Exact and inexact scaled models for hot forging

Keith Davey, Olga Bylya, Bhaskaran Krishnamurthy

Research output: Contribution to journalArticlepeer-review


Scaled experimentation continues to play a significant role in process, product design and testing for metallic components and products but for hot forging in particular is recognized to suffer pronounced scale effects with physical behaviour changing with scale. This paper is concerned with an assessment of a new scaling approach called finite similitude that has appeared in the recent literature and a new methodology for exact and inexact experimentation involving scaled experiments. Finite similitude is founded on the scaling of space itself and on a formulation that ensures that the governing physics (in transport form) remain invariant up to proportionality. Unfortunately, proportionality breaks down with scale and to account for this careful experimental design is needed. A question of some importance, which is addressed in this paper, is whether it is possible that physically different materials can exhibit similar mechanical behaviour at certain conditions? These are termed “scaled-material twins” if they are able to match the required material response to some degree of accuracy for those ranges of temperature and strain rates that are representative of forging processes. Presented in the paper is a methodology for selecting scaled-material twins and the quantification of errors involved and its effect on scaled experimentation. Trials with hot disc forgings of different materials and sizes are performed to highlight the difficulties associated with scaling but also to demonstrate that scaled experimentation is possible and if correctly designed offers measurable advantages.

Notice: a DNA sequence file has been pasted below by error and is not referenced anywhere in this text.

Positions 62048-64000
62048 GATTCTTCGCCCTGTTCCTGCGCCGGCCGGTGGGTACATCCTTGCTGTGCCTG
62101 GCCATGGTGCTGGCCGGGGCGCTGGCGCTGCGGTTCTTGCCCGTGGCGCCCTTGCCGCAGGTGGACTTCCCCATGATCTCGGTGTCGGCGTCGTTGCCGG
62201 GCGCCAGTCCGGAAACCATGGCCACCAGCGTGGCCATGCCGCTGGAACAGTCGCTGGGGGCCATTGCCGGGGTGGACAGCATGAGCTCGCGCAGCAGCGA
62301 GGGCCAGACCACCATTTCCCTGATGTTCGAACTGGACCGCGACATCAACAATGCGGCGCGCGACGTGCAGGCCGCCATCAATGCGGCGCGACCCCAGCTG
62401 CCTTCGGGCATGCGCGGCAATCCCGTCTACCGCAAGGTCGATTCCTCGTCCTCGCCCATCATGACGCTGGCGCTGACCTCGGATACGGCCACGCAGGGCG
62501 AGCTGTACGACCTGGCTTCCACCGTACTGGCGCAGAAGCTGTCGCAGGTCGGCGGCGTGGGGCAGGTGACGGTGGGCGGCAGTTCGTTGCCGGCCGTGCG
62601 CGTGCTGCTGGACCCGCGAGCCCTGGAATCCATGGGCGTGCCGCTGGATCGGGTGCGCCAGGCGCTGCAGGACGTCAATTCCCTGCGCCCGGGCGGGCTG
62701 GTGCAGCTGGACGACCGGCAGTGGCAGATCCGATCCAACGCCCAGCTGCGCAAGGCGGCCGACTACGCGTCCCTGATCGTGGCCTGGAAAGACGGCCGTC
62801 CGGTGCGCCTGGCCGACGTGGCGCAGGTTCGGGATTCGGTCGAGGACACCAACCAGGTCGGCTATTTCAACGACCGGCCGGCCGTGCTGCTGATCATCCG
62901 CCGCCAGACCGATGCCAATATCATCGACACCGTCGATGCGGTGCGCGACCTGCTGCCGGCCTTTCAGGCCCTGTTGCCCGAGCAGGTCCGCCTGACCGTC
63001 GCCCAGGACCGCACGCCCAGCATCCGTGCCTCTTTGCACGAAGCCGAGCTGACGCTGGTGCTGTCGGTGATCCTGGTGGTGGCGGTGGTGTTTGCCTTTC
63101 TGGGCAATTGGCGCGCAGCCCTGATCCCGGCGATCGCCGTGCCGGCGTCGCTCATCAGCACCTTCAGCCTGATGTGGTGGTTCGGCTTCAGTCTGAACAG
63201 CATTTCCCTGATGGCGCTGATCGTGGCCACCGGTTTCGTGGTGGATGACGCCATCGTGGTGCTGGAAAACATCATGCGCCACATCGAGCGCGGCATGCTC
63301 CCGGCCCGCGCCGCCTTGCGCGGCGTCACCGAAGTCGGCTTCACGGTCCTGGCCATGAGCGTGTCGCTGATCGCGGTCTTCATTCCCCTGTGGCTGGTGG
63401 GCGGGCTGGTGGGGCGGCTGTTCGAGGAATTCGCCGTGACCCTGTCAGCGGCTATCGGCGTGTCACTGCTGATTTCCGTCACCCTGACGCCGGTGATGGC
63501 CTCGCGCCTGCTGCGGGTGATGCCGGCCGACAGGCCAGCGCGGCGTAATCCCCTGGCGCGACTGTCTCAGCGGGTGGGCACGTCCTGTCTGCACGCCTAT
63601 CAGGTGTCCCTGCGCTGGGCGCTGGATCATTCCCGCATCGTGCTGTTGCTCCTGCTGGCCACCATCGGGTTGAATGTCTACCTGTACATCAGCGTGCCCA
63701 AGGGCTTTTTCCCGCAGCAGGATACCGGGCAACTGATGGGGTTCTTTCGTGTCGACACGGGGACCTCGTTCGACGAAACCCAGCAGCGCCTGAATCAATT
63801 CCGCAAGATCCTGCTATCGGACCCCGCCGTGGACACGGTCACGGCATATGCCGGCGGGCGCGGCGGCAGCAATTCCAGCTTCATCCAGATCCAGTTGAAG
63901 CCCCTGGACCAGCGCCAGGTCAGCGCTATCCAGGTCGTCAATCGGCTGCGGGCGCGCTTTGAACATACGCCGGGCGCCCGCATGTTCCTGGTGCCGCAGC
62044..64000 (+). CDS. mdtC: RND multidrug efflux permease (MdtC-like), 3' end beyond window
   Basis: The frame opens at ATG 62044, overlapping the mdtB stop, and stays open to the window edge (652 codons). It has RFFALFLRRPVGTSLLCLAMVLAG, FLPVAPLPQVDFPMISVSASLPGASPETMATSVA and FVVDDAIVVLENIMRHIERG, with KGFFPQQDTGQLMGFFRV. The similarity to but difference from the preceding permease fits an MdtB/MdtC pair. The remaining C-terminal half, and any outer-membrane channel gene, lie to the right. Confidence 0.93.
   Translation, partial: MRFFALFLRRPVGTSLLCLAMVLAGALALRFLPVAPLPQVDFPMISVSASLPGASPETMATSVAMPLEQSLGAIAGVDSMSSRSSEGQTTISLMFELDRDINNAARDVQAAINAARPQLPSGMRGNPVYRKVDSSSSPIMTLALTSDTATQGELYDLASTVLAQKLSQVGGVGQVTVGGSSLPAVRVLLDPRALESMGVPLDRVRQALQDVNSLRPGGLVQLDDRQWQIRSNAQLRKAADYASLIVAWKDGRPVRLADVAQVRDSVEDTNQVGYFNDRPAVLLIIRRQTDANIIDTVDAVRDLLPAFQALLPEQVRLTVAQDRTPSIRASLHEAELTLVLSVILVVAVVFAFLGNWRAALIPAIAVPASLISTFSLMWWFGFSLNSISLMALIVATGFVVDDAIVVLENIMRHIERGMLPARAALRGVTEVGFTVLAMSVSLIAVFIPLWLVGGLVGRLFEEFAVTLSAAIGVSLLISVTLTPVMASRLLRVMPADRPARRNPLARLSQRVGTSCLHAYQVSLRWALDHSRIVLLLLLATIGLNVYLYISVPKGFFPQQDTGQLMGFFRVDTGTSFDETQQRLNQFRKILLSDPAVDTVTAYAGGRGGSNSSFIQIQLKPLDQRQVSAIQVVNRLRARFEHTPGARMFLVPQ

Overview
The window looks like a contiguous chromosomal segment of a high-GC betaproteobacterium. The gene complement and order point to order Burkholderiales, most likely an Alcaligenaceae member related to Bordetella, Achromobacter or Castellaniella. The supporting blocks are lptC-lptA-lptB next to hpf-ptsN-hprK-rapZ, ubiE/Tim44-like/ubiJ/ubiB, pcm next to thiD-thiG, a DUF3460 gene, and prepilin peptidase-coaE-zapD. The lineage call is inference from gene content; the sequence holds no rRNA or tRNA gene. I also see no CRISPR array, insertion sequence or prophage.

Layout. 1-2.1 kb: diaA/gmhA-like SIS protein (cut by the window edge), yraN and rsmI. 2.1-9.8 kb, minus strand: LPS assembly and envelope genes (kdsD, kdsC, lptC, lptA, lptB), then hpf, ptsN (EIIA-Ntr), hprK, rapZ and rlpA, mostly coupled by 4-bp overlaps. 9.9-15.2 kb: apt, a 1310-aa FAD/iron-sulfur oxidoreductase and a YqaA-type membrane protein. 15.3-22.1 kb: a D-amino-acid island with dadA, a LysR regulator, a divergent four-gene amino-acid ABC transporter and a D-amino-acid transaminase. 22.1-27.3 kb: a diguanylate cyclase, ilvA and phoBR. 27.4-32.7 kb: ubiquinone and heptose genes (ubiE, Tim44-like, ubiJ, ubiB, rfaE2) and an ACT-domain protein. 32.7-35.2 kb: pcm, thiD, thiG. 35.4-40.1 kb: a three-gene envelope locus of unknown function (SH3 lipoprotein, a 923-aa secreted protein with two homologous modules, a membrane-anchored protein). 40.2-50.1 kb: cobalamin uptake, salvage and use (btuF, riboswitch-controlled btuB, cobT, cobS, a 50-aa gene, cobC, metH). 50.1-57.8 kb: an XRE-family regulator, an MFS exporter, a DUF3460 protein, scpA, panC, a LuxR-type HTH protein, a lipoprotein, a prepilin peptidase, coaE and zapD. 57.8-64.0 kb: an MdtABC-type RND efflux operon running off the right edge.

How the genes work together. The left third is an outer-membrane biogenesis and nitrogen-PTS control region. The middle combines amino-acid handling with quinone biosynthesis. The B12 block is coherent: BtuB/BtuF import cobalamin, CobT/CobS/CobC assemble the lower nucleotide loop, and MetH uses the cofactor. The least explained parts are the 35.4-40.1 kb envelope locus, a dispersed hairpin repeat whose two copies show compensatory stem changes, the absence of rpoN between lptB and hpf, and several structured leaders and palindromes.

Original languageEnglish
Pages (from-to)110-130
Number of pages21
JournalInternational Journal of Solids and Structures
Early online date6 Jul 2020
Publication statusPublished - 15 Oct 2020


  • Finite similitude
  • Hot forging
  • Metal forming
  • Scaled experimentation
  • Scaled-material twin


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